Action and accountability or who do you want to do what. After one to one communication goalkeepers can communicate such things as pressure, cover, and balancing defenders. This is where they generals in training. They start to recognize weaknesses such as unmarked players or stretched defenders and pull them in closer to sure up the defense.
As the goalkeeper and coach work together to understand the formations and roles and responsibilities the goalkeeper can communicate and organize. It is important for coaches to work with the goalkeeper to organize on defending corners, setting up walls, and starting the counter attack for example. These are tactical issues that would be important and appropriate to reinforce 14 years old and above depending on the level of play. Don’t just tell the goalkeeper what is going to happen, engage them. Maybe they learned something at a keeperstop.com or another camp that you may not know or something that is confusing to them.
Coach your sessions from the goalkeeper’s perspective. See what they see. You learn in licenses courses that a coach should also have a few coaching points for the goalkeeper related to the session. Keep the coaching points about the session don’t over load the goalkeeper. When the ball goes out of bounds talk to the goalkeeper about adjustments. Have or stoppage pertaining to the goalkeepers error. Fix it and play. When the ball is on the other side of the field during the match phase of the game step behind them on the field to help them organize the back four for example. Communicate your session goals through the goalkeeper. Have the goalkeeper be your voice. Help them find their voice and confidence by telling players the right thing when it is important.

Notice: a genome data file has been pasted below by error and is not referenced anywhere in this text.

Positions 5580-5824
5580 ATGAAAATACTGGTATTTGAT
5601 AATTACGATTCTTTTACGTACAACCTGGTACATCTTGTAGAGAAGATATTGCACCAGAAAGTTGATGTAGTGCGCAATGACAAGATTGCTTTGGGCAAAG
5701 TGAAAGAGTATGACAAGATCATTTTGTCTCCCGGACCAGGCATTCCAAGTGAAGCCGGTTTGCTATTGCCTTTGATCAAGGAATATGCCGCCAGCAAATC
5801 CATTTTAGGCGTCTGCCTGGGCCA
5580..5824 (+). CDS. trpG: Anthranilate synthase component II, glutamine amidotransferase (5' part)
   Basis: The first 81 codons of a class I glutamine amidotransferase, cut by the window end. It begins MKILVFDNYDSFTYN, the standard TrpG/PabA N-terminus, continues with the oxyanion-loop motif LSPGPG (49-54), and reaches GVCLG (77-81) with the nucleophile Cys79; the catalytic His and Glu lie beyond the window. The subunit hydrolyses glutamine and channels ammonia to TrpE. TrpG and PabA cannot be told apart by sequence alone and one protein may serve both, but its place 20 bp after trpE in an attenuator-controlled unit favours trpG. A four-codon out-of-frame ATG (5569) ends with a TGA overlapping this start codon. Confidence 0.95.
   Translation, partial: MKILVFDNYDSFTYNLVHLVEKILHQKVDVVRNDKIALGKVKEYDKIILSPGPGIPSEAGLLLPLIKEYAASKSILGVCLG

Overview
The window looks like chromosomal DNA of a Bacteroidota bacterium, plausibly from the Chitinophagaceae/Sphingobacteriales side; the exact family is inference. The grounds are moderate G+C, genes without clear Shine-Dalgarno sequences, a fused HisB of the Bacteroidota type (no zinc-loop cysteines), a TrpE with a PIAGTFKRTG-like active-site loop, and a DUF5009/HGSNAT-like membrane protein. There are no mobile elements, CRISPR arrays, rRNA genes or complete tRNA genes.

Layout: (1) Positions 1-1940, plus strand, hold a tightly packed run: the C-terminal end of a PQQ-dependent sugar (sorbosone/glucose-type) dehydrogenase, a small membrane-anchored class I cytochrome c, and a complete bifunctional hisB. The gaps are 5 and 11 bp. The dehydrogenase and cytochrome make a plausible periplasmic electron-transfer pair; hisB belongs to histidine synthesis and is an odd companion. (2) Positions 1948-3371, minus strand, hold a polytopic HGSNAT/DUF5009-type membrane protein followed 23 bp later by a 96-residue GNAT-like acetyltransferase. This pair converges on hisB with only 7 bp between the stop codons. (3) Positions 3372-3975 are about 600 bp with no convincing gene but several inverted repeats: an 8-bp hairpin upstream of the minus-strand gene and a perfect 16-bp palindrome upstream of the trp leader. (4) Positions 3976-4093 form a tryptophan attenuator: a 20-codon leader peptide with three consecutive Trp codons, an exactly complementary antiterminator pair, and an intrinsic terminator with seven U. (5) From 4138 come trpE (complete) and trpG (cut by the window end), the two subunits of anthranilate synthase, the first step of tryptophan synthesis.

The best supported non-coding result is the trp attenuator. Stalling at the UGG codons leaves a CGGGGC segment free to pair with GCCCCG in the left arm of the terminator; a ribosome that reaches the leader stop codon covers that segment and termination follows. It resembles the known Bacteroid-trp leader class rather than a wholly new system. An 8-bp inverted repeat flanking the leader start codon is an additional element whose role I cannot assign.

An often over looked part of improving goalkeeper communication is the coaches support. Coaching from behind or through the goalkeeper is a great start but we need to go further. We need to support the goalkeeper and back them up when they communicate. If a field player does not listen to the goalkeeper we need to address it. Confront the player in a positive manner. “Why didn’t you listen to James asking for the ball back”? You will reinforce the goalkeeper position as on field coach as well as educate your player in the process. If the goalkeeper has communicated the wrong instruction then address it with the goalkeeper. Hold everyone accountable in terms on communication.
The art of goalkeeper communication is honed over years of practice, through game experience, support, and continued education. How hard do we have to work at effective communication in our work or everyday lives as adults? Now look at communication through a young athletes eyes with all the moving parts of the game, team personalities, and new game situations. Goalkeepers learn to talk and communicate just as they learn to catch and dive.
I wrote this article after having a conversation with an accomplished Division 1 coach regarding a teenage goalkeeper. Their feedback on the goalkeeper was he didnt talk but was a very good shot stopper and athlete. The above article was basically our conversation.
Contact keeperstop.com with any goalkeeper equipment and sizing as well as with goalkeeper drills.